Extracellular hydrolase enzyme production by soil fungi from King George Island, Antarctica

Abiramy K. Krishnan and Siti Aisyah Alias and Wong, Clemente Michael Vui Ling and Pang, Ka Lai and Convey, Peter (2011) Extracellular hydrolase enzyme production by soil fungi from King George Island, Antarctica. Polar Biology, 34 (10). pp. 1535-1542. ISSN 0722-4060


Download (48kB) | Preview


Various microbial groups are well known to produce a range of extracellular enzymes and other secondary metabolites. However, the occurrence and importance of investment in such activities have received relatively limited attention in studies of Antarctic soil microbiota. In order to examine extracellular enzyme production in this chronically low-temperature environment, fungi were isolated from ornithogenic, pristine and human-impacted soils collected from the Fildes Peninsula, King George Island, Antarctica during the austral summer in February 2007. Twenty-eight isolates of psychrophilic and psychrotolerant fungi were obtained and screened at a culture temperature of 4°C for activity of extracellular hydrolase enzymes (amylase, cellulase, protease), using R2A agar plates supplemented with (a) starch for amylase activity, (b) carboxymethyl cellulose and trypan blue for cellulase activity or (c) skim milk for protease activity. Sixteen isolates showed activity for amylase, 23 for cellulase and 21 for protease. One isolate showed significant activity across all three enzyme types, and a further 10 isolates showed significant activity for at least two of the enzymes. No clear associations were apparent between the fungal taxa isolated and the type of source soil, or in the balance of production of different extracellular enzymes between the different soil habitats sampled. Investment in extracellular enzyme production is clearly an important element of the survival strategy of these fungi in maritime Antarctic soils.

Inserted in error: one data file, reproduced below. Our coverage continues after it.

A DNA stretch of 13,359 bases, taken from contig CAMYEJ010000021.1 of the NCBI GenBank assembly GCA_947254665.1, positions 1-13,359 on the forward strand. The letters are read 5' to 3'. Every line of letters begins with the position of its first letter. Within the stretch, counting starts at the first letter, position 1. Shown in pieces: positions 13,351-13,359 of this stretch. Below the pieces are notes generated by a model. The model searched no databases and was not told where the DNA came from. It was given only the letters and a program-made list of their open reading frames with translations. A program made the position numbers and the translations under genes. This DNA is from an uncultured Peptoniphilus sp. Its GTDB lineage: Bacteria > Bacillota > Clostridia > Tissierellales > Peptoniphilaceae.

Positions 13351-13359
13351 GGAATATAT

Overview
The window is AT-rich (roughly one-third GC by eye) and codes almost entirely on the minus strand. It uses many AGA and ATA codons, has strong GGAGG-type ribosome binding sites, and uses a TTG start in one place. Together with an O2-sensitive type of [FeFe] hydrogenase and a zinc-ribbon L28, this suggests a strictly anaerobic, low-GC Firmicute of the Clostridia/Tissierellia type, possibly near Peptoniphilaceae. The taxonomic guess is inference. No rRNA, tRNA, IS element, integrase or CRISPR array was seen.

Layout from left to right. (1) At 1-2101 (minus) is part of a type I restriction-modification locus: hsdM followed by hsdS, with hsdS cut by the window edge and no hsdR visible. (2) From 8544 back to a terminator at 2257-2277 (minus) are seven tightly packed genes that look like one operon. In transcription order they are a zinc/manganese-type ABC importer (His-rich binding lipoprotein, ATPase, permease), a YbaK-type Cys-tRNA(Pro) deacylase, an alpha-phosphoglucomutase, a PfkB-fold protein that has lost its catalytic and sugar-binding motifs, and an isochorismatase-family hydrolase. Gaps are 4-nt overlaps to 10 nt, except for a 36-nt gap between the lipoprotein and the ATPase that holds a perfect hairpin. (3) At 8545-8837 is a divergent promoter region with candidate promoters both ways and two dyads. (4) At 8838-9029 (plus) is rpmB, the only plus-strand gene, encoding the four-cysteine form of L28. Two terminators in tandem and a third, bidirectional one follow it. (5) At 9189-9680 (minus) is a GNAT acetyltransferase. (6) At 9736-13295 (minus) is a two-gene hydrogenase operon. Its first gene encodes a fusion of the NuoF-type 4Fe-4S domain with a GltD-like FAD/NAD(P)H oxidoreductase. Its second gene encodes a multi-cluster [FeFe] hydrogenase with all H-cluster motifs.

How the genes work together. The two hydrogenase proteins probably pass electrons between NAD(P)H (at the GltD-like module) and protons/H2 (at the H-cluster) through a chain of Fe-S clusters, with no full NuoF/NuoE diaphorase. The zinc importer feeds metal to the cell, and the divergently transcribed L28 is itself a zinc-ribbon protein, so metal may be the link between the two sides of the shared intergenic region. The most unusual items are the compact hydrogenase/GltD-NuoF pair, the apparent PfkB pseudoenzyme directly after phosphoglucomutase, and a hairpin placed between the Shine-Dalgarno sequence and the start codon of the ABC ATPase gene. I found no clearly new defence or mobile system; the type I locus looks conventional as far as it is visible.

Item Type: Article
Uncontrolled Keywords: Extracellular enzymes, Psychrophilic, Psychrotolerant, Screening, Warcup soil plating method, Antarctic Ecozone, Anthropogenic effect, Cellulose, Enzyme activity, Fungus, Habitat type, Low temperature, Microbial activity, Secondary metabolite, Soil microorganism, Antarctica, Fildes Peninsula, King George Island, South Shetland Islands, Fungi
Subjects: Q Science > QR Microbiology > QR1-502 Microbiology > QR75-99.5 Bacteria
Depositing User: ADMIN ADMIN
Date Deposited: 20 Sep 2012 14:55
Last Modified: 17 Oct 2017 15:32
URI: http://eprints.ums.edu.my/id/eprint/4913

Actions (login required)

View Item View Item